When it comes to appearances, there have only been a few times where I care what I look like. What You See Is What You Get.
While growing up, I didn’t care if I had mud on my face, dirt under my nails, or knees that weren’t scraped up.
I wasn’t a going out kind of person until college, and even then I didn’t pay particular close attention to fashion. Perhaps with my father and grandfather being clothing salesmen, and my dad was always fashionable when it came to when one is allowed to prance around in white shoes and belts and when they had to be put away. Perhaps there’s a gene that goes back to my grandfather’s sister, Vera Maxwell. I think I have the right familial connection, the fashion star way thirty to forty years before my star was even lit.
For my favorite fashion making statement, I was into sneakers and untucked shirts way before it was fashionable. And I hated when Izod up turned collars were the trend. Never, never was I willing to look like a vampire, especially at a bar.
As I said, I started late in life in having the desire to be out of the house, especially on a Friday or Saturday night, and that phase was over with before I hit twenty-eight. I don’t remember. I may have to do some journal searching for this answer. But since I’m half my life past that point, it has been a while.
For most of my life, I’ve had jobs or have been in school, where fashion doesn’t mean diddly-squat. Well, maybe the five years at Willamette Leadership Academy where I wore a uniform, but I resisted the formal outfit mostly because the dorky captain pilot hat, and had no problem with combat boots and a baseball cap. The BDUs gave me lots of pockets. Green isn’t my favorite color, but who cares? The ten years at the paper didn’t care if I wore jeans every day. As a substitute teacher, no one has ever said anything about my casual wear, especially during the early days of baseball season where it’s Red Sox clothes all the way.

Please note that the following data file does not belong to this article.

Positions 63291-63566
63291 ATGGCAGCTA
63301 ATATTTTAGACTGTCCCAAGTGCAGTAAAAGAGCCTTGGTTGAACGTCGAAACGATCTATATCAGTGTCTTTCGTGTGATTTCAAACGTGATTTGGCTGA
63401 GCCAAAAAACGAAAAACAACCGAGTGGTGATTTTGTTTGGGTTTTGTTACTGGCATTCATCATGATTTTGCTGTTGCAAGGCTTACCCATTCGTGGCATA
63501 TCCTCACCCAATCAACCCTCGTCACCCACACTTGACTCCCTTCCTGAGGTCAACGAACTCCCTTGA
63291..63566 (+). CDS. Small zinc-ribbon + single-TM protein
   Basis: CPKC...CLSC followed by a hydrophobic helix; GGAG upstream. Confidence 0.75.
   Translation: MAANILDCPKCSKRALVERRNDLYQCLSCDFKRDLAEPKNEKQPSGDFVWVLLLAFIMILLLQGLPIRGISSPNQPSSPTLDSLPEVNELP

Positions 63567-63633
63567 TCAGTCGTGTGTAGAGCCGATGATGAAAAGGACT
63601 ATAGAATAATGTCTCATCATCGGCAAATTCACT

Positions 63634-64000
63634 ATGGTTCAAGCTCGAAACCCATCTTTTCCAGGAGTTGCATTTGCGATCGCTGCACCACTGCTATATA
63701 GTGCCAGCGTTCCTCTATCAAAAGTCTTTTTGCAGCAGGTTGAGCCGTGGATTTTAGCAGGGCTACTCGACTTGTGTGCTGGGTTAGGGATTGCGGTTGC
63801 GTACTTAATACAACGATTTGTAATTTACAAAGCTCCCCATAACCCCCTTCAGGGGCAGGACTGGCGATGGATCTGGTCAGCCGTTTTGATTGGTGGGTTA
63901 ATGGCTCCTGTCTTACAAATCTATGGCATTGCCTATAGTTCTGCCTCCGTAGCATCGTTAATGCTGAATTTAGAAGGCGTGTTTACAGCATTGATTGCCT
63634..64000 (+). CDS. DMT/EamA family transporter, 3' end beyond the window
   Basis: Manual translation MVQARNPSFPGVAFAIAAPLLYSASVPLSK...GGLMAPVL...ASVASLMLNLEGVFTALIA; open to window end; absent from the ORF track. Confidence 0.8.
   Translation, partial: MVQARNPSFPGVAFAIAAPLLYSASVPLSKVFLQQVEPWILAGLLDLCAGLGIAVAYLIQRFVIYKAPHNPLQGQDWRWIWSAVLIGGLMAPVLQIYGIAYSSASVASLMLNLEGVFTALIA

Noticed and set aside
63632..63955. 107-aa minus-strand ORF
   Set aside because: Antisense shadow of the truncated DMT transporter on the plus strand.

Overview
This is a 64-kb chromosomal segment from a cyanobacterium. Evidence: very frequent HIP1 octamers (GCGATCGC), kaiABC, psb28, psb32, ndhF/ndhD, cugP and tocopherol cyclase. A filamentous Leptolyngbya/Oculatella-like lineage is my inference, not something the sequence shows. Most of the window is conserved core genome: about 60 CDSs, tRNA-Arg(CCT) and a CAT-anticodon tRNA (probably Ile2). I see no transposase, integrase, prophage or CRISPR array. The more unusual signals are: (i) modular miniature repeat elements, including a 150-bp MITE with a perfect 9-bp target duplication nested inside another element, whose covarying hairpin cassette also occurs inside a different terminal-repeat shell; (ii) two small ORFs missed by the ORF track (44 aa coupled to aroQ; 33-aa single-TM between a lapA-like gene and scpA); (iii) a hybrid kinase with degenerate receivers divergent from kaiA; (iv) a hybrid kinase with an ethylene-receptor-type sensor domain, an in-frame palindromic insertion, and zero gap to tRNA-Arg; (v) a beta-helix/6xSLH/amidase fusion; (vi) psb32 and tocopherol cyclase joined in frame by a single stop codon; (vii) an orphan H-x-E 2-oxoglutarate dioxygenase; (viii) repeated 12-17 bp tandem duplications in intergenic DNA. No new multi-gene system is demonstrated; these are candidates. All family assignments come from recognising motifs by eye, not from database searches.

I did mention that I have avoided looking like what I perceive as being a dork; so, there is a filter in my brain that says that I don’t like my look; there is a lot of not wanting others to perceive me as a dork as well, but not as much.
When it comes to make up, I have never ever gotten the point? I’d watch my mom put the stuff on, but I don’t ever recall wanting to do the same and be like her. When my sisters got married, I did let them “doll me up” though probably not very willingly the first two times. By Deb’s wedding, I knew it wouldn’t stain me or last very long. My dad got a kick out of it and kept asking me who I was.
He did the same thing the first time I came home with very short hair. He called me Seymour. I was a young twenty-something. I would get so mad when people, especially men, referred to me as male. The worst combined my under eighteen youthful appearance and looking like a boy, a young boy at that. It took me a long time to not get agitated. I just didn’t understand why gender even played a part in our dialogue or business transaction. A thank you or come shop again goes a long way. Sir or ma’am doesn’t have to be in the statement. Okay, so back up to WLA when all cadets had to include that in statements and questions. By then I wasn’t as concerned about it. I no longer cared what gender people associated me with.